Advocacy at the Biosphere Foundation

The Western Port Biosphere Foundation advocates for specific issues relevant to the Mornington Peninsula and Western Port Biosphere Reserve region that have potential to positively or negatively impact the natural environment and long-term sustainability of the area.

Biosphere Reserves include urban, industrial and agricultural areas, as well as conservation reserves. Participation by landowners in Biosphere programs is voluntary. The Biosphere Foundation aligns its portfolio with UNESCO’s World Network Biosphere Programme model, which identifies three zones typically defining human co-existence with the natural environment: Core, Buffer and Transition.

Our advocacy for the Biosphere Reserve mirrors the responsibilities and activities associated with these zones. This table explains this approach to our prioritisation and method for advocacy.

Click here for the full policy document.


Current key advocacy matters within the Reserve


Strategic Framework for Western Port
Western Port is an internationally significant UNESCO Biosphere and Ramsar wetland. Further significant characteristics of Western Port include a globally unique Bryozoan reef, a world class blue carbon sequestration environment and a feeding ground for over 20,000 migratory birds. We believe that the development of a Strategic Framework for Western Port by the State Government (DEECA) is a top priority if we are to assure the future of biodiversity and the Reserve ecosystems that support it.
A thriving environment is fundamental to the maintenance and resilience of thriving communities now and into the future. With a clear strategy in place, stakeholders will be able to more confidently develop and implement policies and strategies consistent with community expectations for action on climate and environmental protection, while allowing on-going and sustainable development of community infrastructure and amenities. The Strategic Framework for Western Port is critical to the region’s environment, to climate resilience and economic prosperity and personal wellbeing. The Biosphere Foundation is keen to be an active participant in the development of any future framework. Read more here.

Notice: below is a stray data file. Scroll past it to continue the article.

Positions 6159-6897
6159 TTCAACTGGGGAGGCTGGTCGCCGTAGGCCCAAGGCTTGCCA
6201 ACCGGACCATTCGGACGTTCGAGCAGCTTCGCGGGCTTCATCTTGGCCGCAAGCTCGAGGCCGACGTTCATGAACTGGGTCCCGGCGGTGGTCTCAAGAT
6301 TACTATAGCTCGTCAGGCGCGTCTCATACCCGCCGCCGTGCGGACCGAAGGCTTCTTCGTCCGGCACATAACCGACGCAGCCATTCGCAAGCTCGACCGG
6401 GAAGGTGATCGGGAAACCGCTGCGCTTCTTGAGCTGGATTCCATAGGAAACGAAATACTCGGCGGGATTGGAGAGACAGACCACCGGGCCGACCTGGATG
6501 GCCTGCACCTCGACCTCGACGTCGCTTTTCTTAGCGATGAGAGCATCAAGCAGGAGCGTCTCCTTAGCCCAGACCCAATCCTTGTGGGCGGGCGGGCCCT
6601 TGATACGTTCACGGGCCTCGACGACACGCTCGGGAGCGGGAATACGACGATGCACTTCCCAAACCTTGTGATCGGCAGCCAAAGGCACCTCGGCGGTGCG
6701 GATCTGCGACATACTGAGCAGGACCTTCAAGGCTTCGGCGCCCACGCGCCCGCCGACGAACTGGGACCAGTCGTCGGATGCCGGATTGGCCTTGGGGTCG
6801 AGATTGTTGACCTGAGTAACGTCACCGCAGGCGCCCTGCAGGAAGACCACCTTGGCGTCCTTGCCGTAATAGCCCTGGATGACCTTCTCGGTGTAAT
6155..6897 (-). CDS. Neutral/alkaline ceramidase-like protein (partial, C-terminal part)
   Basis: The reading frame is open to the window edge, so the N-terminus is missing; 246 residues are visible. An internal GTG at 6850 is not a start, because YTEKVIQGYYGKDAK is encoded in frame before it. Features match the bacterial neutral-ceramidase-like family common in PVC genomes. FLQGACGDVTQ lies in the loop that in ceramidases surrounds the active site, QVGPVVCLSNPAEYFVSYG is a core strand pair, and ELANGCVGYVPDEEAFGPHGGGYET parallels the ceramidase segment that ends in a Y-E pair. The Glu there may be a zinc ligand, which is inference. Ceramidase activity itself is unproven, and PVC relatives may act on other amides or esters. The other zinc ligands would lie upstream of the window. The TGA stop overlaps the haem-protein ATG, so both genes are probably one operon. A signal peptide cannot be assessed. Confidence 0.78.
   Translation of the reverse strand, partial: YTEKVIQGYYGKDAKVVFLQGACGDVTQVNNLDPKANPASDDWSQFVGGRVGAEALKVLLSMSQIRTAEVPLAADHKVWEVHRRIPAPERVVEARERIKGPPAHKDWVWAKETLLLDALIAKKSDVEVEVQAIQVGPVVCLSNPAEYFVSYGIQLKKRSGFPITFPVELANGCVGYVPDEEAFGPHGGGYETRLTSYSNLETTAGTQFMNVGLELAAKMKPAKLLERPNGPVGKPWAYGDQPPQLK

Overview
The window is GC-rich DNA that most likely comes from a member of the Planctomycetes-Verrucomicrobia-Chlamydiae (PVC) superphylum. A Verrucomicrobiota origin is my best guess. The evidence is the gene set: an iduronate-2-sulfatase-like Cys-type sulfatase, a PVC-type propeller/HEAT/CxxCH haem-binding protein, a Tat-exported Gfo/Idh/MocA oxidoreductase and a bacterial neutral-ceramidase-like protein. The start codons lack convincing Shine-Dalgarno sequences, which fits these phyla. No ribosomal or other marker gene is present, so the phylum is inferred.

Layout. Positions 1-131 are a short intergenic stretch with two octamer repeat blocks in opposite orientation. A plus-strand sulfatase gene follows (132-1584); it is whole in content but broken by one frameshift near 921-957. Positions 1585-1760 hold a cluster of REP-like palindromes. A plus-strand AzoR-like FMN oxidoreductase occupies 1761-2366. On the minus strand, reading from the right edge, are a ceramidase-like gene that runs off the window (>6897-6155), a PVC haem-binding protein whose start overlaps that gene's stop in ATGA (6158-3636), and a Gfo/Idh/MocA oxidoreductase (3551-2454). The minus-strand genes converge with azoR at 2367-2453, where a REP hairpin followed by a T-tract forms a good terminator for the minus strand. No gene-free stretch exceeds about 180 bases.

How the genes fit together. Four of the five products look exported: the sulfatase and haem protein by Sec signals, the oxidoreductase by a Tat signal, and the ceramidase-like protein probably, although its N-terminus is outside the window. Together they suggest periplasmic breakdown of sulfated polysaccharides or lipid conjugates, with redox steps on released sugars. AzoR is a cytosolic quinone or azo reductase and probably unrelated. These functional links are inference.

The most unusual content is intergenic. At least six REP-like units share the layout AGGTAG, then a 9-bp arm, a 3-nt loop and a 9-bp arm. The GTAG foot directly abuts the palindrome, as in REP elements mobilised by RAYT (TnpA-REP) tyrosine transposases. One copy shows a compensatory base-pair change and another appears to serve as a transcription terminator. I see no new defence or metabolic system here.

Victorian Renewable Energy Terminal

In January 2024, the Federal Environment Minister, Tanya Plibersek, released her decision that the proposed Victorian Renewable Energy Terminal (VRET) proposed for Hastings should not proceed. This means the Victorian Government, the Port of Hastings and other key stakeholders must develop an alternative proposal if this project, considered central to the state government’s ambition to achieve 95% renewable energy generation by 2035, is to proceed. The decision by Minister Plibersek (made under the EPBC Act) was based on ‘clearly unacceptable impacts on the ecological character’ of Western Port’s Ramsar wetlands.

In our view, this exemplifies the sort of conflict that can arise in the absence of an overarching Strategic Framework for Western Port – within which an internationally significant Ramsar wetland forms the core of a UNESCO Biosphere Reserve.

The Western Port Biosphere Foundation has placed the development of a Strategic Framework for Western Port as a top priority (see detail above). While we strongly support the accelerated transition away from fossil fuels to renewable energy to achieve deep cuts in carbon emissions, all renewable energy transition projects must be designed, implemented and regulated to protect Western Port’s critical habitats, flora and fauna, and essential carbon-sequestering mangroves, seagrass meadows and saltmarshes.